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Jul 2018

Boundary disputes

Neighbours often think that the boundary runs in a straight line down the middle of their land, or that the boundary is defined by the Land Registry.  However, this is not always the case, and often this is a complex area of law.

Boundaries can change over time, or additional land may been acquired by adverse possession.

Land Registry plans are drawn generally and not intended to determine boundaries.  The fixed line drawn on a plan can equate to several metres on the ground.


The situation is often complicated, by the fact that boundary disputes usually form part of a much larger claim, usually arising from:

i)  Arguments about damage to property from tree roots or branches,

ii) Interference with rights from a new construction,

iii) A wall or fence been built in the wrong place and allegation of trespass.

The starting point, it is always to gather as much information as possible.  Office copy entries, plans, deeds, and historic photographs should all be obtained the shed light on the issue.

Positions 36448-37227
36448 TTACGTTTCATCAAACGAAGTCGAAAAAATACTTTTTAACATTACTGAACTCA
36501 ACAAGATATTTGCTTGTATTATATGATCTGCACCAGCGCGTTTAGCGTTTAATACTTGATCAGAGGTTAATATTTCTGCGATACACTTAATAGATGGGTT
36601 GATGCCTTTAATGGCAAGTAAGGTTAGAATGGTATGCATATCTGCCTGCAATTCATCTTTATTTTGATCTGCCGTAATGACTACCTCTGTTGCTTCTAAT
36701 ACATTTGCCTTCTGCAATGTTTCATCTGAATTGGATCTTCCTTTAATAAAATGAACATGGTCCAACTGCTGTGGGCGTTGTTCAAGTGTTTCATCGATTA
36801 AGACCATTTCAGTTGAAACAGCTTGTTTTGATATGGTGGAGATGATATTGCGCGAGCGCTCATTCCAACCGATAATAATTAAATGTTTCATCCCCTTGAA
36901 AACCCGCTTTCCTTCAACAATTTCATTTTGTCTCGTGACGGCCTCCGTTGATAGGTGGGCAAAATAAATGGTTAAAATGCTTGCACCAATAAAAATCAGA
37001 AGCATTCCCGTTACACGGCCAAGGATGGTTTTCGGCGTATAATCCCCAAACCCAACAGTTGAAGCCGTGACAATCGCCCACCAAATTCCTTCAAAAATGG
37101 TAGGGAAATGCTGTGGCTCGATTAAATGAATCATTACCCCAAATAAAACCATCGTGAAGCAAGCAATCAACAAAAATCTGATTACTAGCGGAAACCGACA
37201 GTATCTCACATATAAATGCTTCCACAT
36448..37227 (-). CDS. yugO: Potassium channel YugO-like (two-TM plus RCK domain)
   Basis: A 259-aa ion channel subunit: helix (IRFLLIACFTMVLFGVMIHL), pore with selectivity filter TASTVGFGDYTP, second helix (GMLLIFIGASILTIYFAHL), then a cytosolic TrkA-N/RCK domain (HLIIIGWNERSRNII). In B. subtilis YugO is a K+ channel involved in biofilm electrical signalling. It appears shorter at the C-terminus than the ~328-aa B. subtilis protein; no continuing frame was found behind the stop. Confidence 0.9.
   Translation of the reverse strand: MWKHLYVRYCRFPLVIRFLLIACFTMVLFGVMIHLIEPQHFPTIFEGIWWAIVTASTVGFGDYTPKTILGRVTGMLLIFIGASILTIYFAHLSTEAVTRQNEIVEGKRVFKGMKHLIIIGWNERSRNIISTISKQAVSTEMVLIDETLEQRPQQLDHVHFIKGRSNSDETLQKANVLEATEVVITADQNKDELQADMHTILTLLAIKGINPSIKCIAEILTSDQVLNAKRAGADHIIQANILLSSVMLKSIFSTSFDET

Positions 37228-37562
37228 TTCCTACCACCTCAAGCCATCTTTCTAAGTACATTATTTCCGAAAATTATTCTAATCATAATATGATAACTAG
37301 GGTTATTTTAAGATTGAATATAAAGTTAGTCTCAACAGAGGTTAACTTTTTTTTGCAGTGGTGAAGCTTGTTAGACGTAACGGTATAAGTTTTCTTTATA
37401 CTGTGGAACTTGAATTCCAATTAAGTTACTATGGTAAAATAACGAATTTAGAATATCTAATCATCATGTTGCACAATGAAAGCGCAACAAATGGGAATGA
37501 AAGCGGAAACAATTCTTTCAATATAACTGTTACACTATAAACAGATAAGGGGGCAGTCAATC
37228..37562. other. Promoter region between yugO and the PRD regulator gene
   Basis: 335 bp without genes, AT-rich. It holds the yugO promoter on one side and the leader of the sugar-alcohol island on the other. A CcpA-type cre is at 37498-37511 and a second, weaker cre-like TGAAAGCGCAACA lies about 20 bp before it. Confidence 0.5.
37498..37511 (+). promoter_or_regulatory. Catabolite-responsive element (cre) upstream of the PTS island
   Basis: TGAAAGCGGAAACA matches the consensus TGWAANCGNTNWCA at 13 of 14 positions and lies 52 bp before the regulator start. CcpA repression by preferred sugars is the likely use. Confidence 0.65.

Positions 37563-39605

A report from a surveyor is often required to give their expert opinion as to where the boundary lies.  However, this does not determine the matter.

Your neighbour may get their own report from their own surveyor who comes to a different opinion. Therefore, the Judge will need to be asked to determine exactly where the boundary is.

Alternative Dispute Resolution should always be considered, and is often successful in resolving the dispute.

A site visit with an experienced professional, both neighbours, and their representatives, can often lead to an understanding behind the dispute, and agreement reached.

When an agreement is reached, a Boundary Agreement together with a plan can be registered at the Land Registry. The boundary becomes determined both resolving the dispute, and clarifying matters for the future.

The whole procedure may be about to be overhauled, with the Boundaries Property Boundaries (Resolution of Disputes) Bill is still working its way through Parliament.  If passed this would change the procedure with an aim to reduce the burden on the Court to provide a new alternative dispute resolution process akin to the Party Wall Act.

The success of the new legislation, and indeed if it does come into force remains to be seen, with limited parliamentary time available.

If you are unsure of the boundary, or are in dispute, contact one of the litigation team who can assist you by simply considering the documents and providing advice, utilising alternative dispute resolution or asking the Court to determine the boundary.


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